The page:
It has not been the greatest of experiences for Marcelino Garcia Toral. Sevilla is a club with a very distinct identity, forged by its bright and energetic sporting director Monchi and the high-octane play at its pinnacle under Juande Ramos. Ever since the spectacular falling-out between the former manager and the half of the city that supports los nervionenses, the club have struggled to find a way back to the confidence they played with just a handful of years ago when they terrorized the league and put the fear of a sustained challenge to the heavyweights in La Liga.
Unfortunately, although decline has been gradual, the downward plunge has been unavoidable. The club, which won two consecutive UEFA Cups and a Spanish Super-Cup since 2005-2006, have seen the likes of Sergio Ramos and Jose Antonio Reyes leave certainly, it’s what allowed them to fill their roster with the right mix of age and enthusiasm, but they have never been able to catch lightning in a bottle again. From the squad that beat Espanyol at Hampden Park in Scotland on May 16, 2007, there are few still in Sevilla. Goalkeeper Andres Palop has been supplanted by Javi Varas from being first-choice keeper and has been out with nagging injuries. Dani Alves was sold to FC Barcelona months after the match. Javi Navarro retired and has served as an assistant under subsequent coaches. Antonio Puerta who passed away of a heart attack three months later. Dragutinovic, who was first to help the late Antonio Puerta before his death, also retired in 2009. Jose Luis Martí left Sevilla in 2008 for Real Sociedad and later returned to his hometown club Mallorca. Christian Poulsen has bopped around to Ligue 1 side Evian after high-profile moves to Juventus and Liverpool. Enzo Maresca spent time in Greece before returning to Spain this year with Malaga. Adriano left for Barcelona and now plays only sparingly. Aleksandr Kerzhakov spent only that one bright year in Spain returning to Russia shortly after. Renato and Luis Fabiano returned to Brazil. Of that squad, only Jesús Navas and Fredi Kanouté remain. The squad has been replenished, Monchi has bought well if not spectacularly well like he did to set up that great run, but there are quality players on that squad.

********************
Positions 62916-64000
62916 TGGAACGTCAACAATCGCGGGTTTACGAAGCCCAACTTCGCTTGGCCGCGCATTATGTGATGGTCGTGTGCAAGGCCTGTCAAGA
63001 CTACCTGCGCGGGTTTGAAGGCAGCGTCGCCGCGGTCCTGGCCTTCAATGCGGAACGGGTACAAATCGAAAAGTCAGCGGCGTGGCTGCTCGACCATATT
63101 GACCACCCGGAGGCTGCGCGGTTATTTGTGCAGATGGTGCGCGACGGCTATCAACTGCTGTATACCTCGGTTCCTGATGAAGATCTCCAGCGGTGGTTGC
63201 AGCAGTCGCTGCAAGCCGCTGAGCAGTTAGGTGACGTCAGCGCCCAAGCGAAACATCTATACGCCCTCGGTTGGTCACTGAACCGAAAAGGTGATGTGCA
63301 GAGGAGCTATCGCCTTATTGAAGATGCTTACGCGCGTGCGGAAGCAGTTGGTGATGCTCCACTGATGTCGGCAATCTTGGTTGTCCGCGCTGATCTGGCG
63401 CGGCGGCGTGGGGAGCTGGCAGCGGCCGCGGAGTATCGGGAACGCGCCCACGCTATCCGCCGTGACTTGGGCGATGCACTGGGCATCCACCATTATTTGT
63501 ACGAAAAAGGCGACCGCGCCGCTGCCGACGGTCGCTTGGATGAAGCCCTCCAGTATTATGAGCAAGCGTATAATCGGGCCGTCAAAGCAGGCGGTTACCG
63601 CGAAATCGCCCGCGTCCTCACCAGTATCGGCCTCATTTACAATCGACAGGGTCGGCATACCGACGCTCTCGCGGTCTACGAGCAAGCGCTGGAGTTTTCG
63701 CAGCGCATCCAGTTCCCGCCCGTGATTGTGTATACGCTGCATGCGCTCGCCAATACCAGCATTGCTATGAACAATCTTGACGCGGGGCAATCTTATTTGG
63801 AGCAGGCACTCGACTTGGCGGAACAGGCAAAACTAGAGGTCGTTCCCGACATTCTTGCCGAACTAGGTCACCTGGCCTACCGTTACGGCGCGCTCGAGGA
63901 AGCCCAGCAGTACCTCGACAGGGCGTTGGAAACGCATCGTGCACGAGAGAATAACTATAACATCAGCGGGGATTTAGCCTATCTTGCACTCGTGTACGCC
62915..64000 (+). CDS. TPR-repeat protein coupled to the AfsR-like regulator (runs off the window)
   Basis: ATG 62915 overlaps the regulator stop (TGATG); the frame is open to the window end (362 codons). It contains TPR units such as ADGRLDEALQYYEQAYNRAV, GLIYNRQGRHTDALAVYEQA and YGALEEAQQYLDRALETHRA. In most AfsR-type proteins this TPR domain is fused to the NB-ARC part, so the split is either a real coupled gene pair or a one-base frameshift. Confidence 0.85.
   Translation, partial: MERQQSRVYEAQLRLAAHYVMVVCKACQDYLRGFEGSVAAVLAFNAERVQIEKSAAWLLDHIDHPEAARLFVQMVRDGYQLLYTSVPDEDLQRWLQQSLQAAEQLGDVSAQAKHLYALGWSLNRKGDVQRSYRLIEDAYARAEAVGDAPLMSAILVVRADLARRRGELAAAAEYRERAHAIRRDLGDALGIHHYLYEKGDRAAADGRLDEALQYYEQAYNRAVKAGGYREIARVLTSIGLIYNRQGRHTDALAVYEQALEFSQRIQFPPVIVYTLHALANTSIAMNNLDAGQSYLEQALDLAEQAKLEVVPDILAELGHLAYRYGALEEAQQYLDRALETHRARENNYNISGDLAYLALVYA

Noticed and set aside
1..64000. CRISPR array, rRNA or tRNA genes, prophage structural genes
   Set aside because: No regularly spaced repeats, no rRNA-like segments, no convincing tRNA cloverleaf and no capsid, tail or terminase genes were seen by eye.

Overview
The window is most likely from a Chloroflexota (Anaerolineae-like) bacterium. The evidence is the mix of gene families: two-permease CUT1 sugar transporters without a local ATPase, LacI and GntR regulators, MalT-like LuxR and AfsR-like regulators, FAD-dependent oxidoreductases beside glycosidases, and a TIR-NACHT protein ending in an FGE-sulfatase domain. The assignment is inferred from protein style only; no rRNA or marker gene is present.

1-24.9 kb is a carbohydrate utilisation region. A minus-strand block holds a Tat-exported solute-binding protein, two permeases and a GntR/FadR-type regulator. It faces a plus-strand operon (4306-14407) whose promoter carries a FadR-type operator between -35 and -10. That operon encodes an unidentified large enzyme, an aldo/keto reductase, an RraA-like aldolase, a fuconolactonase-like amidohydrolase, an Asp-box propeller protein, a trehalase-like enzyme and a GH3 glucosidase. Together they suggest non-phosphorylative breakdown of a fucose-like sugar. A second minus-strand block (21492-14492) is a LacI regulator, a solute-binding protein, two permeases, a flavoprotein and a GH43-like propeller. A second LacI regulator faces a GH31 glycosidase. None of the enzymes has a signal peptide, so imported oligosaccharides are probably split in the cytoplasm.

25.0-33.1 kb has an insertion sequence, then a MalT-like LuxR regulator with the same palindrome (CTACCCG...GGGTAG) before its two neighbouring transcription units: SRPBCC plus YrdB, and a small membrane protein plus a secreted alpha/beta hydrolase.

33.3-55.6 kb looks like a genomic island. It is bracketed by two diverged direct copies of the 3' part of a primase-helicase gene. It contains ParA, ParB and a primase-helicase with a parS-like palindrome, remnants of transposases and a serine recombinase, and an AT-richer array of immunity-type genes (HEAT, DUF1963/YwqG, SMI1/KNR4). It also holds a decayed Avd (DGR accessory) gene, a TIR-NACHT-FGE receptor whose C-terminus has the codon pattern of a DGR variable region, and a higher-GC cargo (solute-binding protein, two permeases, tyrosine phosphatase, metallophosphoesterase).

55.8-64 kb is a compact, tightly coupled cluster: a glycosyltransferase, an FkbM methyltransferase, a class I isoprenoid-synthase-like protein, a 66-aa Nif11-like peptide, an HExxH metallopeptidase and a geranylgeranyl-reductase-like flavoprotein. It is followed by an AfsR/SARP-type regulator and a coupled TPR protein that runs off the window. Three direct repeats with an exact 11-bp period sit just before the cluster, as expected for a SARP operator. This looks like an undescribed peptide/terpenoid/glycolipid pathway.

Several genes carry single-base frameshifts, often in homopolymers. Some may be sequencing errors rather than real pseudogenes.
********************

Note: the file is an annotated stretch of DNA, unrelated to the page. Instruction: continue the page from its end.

Gary Medel is a Chilean international. Alvaro Negredo has grown into his role as the primary goal-scorer if he still lacks the killer instinct in front og goal that Luis Fabiano had in his prime. Diego Perotti a young and talented Argentine international and Manu de Moral is a shining star just bursting with talent, but the club lack an identity, and the reason is sitting on the bench.
Now this isn’t a Marcelino Garcia Toral attack. With the right squad, Marcelino can return to pinnacle of being one of the most highly respected coaches in Spain. He has the reputation for taking small clubs and saving them, like he did with Sporting Gijon or Racing Santander, but in the right situation with a bigger club I think he would do very well. Valencia would have been a great situation for him if he could have agreed to a contract with them as was reported four years ago. They might have reacted better to Marcelino’s demanding and micro-managing style than the sort of dressing room that Sevilla have, maybe not someone more permissive but someone who could build team spirit and unity. The recent row with team-leader Kanoute is indicative of the fact that Sevilla’s very insular structure is wary of coaches like Marcelino, and bringing a cancer like Jose Antonio Reyes into that already volatile mix was self-defeating.
The signs are pointing to the fact that Marcelino will be asked to leave, either Michel or Michael Laudrup are rumored to be in the running, and best yet Marcelino will land on his feet. Sporting de Gijon let Manolo Preciado go, and that looks like a good fit for Garcia Toral in the future who hails from Asturias, but Sevilla will continue to struggle I’m afraid. They need to sort their coaching situation out. Laudrup is as demanding if not moreso than Marcelino and how much of a boost could Michel provide? The fact is that the one coach who could solve the problems is the one who built Juande Ramos’s great side in the first place. If Joaquin Caparros ever had it in him to return to the scene of the crime, a place just 40 minutes away from the place of his birth, then quite honestly you might see Jose Maria del Nido’s club turn it around. Until then I just see more of the same lackluster play.